It was bitterly cold up there. Despite the woolly scarf covering her mouth, she could still taste the smoke. Sprits of black oil were flung back at her, not much but constant, insidious, landing inky on her goggles. But she mustn’t try to wipe it yet; the oil would just smear and then she wouldn’t be able to see a thing; she’d have to lift them and expose her eyes to the smut and the filth. The airflow from the propeller alone assailed her at a hundred miles per hour or more. The wind was the air turned angry. It swatted and swiped at her.

 The engine was roaring, the rushing wind deafening. When she spoke to calm herself she couldn’t hear the words, but just mouthing them gave comfort. She could hear them in her mind. They were the only things there. Her head was empty when she flew, as empty as the sky above. It was your body that did the flying. You have to feel it in every muscle, be a part of it, become it.

She spoke again: ‘I’ve got the touch.’

    They always said that about her, She’s got the touch. She can feel yaw in her bones, knows where the air is coming from and how it’ll lift or drop. She can step into an aeroplane and strap it on and fly. It’s a kind of magic trick. After all, it’s simply deflecting air. It’s preposterous. Only a fool would do it, some said. There’s no road to steer on like an automobile, no brake to apply, no side track to save you. It’s freedom and it’s fear, all at once.

 ‘Not far now,’ she told herself, as if comforting a child. ‘The sea’s behind us.’

 The land scrolled beneath like a toy farm, glowing squares of light here and there marking life and habitation, hearth and home. It would be peaceful if it weren’t for the clamour of the wind and the engine. But then, she smelt fuel. Stronger, keener. Then sputtering, then the engine stopped. Failed utterly. The horror of it froze her. Within a second, the aeroplane was pitching forwards, its power gone. Her hands gripped the stick. Terror took hold and the animal part of her mind longed for the ground to come, for the impact and the destruction, for it all to be over. The exertion necessary to fly, to concentrate, to save yourself, was exhausting. At least death would mean rest.

 ‘Must keep the nose down. Must land,’ she said, her voice high and shrill, shocking her out of her stupefaction, and she grasped the stick and eased her feet on the rudder bar to bank into position for landing. Seeing a field to the right, with its flat acres of mud beckoning to her, she pitched the nose down and hoped to heaven the undercarriage wouldn’t smash into that line of poplars edging the field. As she struggled to maintain control, her machine pitched forwards, the ground hurling itself at her face, and the thought leapt into her mind that she had failed him, by crashing, by abandoning him to his fate, by dying.



My Review

It is always a reading delight to find a book that both entertains, enthralls and informs, and Rebecca Mascull has done it again with this story that features a young girl who has a passion for flight. Not so usual for a young girl in the Edwardian period but along the way she finds plenty of inspiration and never gives up on her dream.

Della Dobbs is at the heart of this story and is such an quiet, unassuming young child that as a reader you are immediately drawn to her in the hope that she finds her way and is set free from the constraints of her home life which are very much controlled by her father who is very strict, set in his ways and extremely boorish. Della finds her escape by riding her bike and learning to fix it - all very unladylike!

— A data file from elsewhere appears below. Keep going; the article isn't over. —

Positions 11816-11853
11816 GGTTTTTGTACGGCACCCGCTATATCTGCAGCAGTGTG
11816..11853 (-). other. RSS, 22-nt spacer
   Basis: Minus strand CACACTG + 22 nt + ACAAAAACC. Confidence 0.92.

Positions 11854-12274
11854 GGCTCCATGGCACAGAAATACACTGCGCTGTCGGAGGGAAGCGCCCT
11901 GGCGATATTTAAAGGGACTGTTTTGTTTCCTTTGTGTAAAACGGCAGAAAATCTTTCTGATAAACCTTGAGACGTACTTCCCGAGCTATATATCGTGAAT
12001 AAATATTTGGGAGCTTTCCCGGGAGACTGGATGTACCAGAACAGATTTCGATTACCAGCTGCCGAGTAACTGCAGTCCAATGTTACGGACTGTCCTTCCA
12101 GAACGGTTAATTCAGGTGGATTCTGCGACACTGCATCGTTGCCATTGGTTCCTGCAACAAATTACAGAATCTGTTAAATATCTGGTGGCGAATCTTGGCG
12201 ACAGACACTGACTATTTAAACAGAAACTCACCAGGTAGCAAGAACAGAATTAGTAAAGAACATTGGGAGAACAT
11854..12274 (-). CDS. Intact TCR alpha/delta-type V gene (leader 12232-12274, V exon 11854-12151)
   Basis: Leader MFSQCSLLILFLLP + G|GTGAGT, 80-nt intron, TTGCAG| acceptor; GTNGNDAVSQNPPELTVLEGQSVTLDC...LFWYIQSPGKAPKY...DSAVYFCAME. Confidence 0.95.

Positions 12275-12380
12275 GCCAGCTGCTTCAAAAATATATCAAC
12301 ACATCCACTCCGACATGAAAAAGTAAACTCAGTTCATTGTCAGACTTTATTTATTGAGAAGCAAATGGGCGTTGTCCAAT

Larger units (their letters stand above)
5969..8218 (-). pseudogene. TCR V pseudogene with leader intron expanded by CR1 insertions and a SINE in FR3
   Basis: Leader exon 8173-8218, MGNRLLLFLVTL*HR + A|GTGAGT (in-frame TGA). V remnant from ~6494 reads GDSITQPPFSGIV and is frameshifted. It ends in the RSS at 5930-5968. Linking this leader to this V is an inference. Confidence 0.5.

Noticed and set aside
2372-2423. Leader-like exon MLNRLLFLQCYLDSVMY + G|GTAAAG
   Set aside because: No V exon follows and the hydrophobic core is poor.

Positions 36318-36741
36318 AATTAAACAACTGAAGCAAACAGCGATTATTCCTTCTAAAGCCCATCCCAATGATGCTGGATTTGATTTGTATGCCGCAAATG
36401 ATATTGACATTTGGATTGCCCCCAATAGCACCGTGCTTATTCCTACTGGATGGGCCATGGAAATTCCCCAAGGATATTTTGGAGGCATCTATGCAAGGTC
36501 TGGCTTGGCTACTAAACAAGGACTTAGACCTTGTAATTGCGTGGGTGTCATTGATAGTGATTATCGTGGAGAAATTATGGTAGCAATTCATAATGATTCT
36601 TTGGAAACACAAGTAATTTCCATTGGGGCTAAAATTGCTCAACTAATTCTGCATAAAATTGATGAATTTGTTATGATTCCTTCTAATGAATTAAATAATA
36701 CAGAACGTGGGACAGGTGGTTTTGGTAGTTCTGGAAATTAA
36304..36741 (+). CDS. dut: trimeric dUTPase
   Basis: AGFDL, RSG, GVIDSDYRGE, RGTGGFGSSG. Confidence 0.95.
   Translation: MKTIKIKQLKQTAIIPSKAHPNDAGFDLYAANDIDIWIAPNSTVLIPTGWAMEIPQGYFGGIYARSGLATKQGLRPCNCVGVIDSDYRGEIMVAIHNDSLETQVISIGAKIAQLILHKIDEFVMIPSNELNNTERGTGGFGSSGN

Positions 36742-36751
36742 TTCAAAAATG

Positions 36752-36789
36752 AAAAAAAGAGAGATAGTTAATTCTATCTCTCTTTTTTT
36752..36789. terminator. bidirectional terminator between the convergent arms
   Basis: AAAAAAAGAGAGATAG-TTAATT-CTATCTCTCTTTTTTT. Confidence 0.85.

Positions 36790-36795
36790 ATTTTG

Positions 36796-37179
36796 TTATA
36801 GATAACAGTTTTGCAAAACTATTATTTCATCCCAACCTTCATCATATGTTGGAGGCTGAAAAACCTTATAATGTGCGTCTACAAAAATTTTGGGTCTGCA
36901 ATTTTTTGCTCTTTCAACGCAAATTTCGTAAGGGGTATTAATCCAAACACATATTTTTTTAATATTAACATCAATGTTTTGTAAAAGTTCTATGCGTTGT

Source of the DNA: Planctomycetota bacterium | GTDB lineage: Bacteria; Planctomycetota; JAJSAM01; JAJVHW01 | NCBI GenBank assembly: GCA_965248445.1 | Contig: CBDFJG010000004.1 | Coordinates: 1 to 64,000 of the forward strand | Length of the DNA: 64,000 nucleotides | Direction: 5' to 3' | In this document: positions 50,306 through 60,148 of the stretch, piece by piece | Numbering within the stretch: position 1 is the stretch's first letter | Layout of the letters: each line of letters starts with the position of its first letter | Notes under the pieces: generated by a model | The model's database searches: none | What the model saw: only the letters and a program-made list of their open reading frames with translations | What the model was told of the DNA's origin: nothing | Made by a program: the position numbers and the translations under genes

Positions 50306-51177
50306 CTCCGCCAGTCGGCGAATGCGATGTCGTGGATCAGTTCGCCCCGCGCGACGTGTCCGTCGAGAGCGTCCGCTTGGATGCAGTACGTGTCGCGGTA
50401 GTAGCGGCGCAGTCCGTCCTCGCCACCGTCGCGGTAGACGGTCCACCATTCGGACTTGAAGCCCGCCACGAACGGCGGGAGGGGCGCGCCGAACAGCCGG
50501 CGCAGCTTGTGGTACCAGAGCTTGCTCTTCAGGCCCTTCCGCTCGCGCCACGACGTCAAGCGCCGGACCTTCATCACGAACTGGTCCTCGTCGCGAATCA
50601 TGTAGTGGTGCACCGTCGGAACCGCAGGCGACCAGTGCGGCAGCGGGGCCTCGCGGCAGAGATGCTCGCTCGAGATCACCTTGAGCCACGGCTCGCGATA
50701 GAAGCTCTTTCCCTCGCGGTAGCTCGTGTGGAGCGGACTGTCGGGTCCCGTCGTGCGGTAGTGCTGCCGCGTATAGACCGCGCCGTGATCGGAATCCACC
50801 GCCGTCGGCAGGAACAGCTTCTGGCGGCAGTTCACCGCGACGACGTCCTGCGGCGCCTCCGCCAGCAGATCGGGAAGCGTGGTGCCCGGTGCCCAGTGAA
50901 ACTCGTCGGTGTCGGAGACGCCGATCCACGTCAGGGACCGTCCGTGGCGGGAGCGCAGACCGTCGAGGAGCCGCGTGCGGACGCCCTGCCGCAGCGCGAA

Her Aunt Betty is soon a visitor to the UK from America, and Della seems in awe immediately by this woman who isn't afraid of her brother in law and has seemingly lived such an exciting life. Betty takes Della under her wing and gives her a new found confidence through flying and building kites and soon talks of the planes she saw in flight in America - Della is smitten! Della has so many insecurities as a child thanks to her home life that it is amazing the effect that some attention from another family member has on her and allows her to flourish and find her feet.

The relentless determination and passion Della shows to become a female pilot is extremely inspiring and nothing is ever going to stop her - she does encounter a number of knockbacks and hurdles but they only seem to spur her on to achieve greater things.

Her career as an Aviatrix is soon halted due to the First World War and this added another dimension to the story - the fact that less qualified pilots were allowed to fly as they were male, and women such as Della were grounded through that time. 

At the end of the book the author has also included notes about her research and some amazing women she encountered along the way and it is fascinating to read of these inspiring women who we know very little of. And how the fear of women pilots is still being played out today in the modern world.

This is a wonderful blend of historical fiction and romance, as we follow Della from childhood to first loves and all her accomplishments, and such an inspiring read which has been so well researched and beautifully written that you are totally swept up in her world and I couldn't put this book down until I had finished it!! Highly Recommended!!


It has been such a delight to be part of the Blog Tour today!  Please head over to www.alwaysreading.net tomorrow for more and check out the Blog Tour poster below for where else to stop by!



Other books by Rebecca Mascull

The Visitors    



Friday, 21 April 2017

Bookish Weekly Wrap Up!


Good Day to you! And Happy National Tea Day!!  Ooh I do love a nice cuppa and have to thank my grandparents for that addiction - I still remember being served very sweet tea in the most beautiful bone china tea cups whenever we went to visit!  That's why I always do my best to hunt out a cafe where they serve Tea the proper way!  None of your plastic cup rubbish for me!!